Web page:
A Philadelphia Community Broke The World Record For Longest Cheesesteak But It’s A Complete And Total Sham

Philly Cheesesteak

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Rene Kobeitri, the owner of a South Philadelphia cafe, celebrated his birthday by breaking a world record. More than a dozen chefs from nearby restaurants partook in making the “World’s Longest Cheesesteak.” I put the title in quotes because it’s totally bogus. The record shouldn’t count.

In the heart of Philly’s Italian Market, a stretch of tables more than two blocks long blocked 9th street from Wharton Street to Washington Avenue.


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Kobeitri and his friends set out to beat the previous world record of 480 feet and his reasoning for the big celebration is incredible in every way.

“This year I decided to make it big because I love America, and when you love America, you only have to go big,” Kobeitri said to 6ABC.

To make it even better, all proceeds from the afternoon/evening were donated to those who were affected by the COVID-19 global pandemic. Famous cheesesteak spots like Pat’s and Geno’s were a part of the lineup, but so were restaurants beyond the classics. A local Indonesian restaurant joined in and a local taqueria was in the mix. Greek, Japanese and Cuban restaurants also added their twists.

Ultimately, the cheesesteak was 510 feet long, which beat the previous record of 480 feet.

However, it has not officially been deemed a world record yet. And it shouldn’t, because the execution was questionable.

Why the world record should not count:

For starters, a Philly cheesesteak is a sandwich made from thinly sliced beefsteak, typically ribeye. It is served on a long hoagie roll and smothered with melted cheese, typically american, provolone or cheese whiz/nacho cheese. From there, it is commonly topped with onions, peppers and mushrooms.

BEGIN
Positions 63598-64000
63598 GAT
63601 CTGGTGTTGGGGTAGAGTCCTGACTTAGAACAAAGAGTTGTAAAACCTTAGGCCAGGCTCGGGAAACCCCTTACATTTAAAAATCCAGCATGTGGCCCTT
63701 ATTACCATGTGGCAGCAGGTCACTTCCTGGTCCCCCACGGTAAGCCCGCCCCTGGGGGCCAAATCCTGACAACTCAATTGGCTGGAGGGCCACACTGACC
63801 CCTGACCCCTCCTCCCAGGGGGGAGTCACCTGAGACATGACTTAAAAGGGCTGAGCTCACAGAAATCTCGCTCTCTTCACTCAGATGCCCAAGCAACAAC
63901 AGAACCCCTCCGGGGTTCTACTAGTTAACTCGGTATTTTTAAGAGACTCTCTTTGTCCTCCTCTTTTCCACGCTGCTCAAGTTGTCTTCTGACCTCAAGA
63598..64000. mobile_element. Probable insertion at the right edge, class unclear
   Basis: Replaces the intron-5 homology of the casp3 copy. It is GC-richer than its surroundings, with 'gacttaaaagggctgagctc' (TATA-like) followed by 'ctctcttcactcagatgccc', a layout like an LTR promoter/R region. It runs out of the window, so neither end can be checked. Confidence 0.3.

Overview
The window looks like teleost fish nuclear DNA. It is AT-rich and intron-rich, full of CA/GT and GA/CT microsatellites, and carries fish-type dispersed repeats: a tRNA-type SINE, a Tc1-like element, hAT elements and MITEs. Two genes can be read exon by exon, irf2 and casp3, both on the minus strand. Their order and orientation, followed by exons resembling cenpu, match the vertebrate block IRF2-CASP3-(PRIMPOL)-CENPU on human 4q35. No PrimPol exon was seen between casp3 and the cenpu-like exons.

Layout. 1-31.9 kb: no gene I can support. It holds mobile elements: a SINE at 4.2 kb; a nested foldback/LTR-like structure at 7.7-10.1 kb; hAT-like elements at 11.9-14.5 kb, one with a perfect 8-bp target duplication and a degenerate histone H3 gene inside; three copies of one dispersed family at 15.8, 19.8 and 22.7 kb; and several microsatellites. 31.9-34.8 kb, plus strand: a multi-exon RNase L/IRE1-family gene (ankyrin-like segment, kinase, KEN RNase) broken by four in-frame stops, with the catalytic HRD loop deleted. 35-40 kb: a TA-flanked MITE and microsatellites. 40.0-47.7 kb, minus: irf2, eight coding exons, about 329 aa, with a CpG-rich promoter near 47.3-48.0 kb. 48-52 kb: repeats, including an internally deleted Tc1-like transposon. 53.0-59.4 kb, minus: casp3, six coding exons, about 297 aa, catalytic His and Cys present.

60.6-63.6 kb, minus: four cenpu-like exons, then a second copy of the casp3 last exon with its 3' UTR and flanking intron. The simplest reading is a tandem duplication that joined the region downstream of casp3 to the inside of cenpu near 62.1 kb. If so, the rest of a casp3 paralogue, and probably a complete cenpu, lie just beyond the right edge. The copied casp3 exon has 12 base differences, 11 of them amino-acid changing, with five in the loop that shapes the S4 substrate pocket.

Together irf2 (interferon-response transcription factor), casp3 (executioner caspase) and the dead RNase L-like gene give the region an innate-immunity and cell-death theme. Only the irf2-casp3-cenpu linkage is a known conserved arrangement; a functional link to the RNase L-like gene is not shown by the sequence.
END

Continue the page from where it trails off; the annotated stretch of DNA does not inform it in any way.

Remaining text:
Bringing non-cheesesteak restaurants into the mix for the record was a really cool idea. Having different ethnic takes on a cheesesteak is a really unique angle. There was a ravioli cheesesteak, a marinara cheesesteak and a Spanish cheesesteak, among other twists on the original sandwich. They all sound delicious, but that is very different than the standard. It should not be considered a true cheesesteak.

In addition, the hoagie roll was not singular.

The 510-foot cheesesteak was actually 510 foot-long cheesesteaks.

To be the world’s largest of something, it needs to be one, complete entity, no? Take the world’s largest pizza, for example.

All of the dough is connected.

Cheesesteak chaos.

Whether the record should count or not is up for debate. (It’s shouldn’t.) But what is not up for debate is how cool of an event it was. It brought different cultures together in one setting to join forces around a Philadelphia staple. The world record attempt became a super cool representation of the melting pot.

It also made for some hilarious moments surrounding the news coverage.

The 480-foot record should hold for now, but surely it wasn’t as cool of an evening.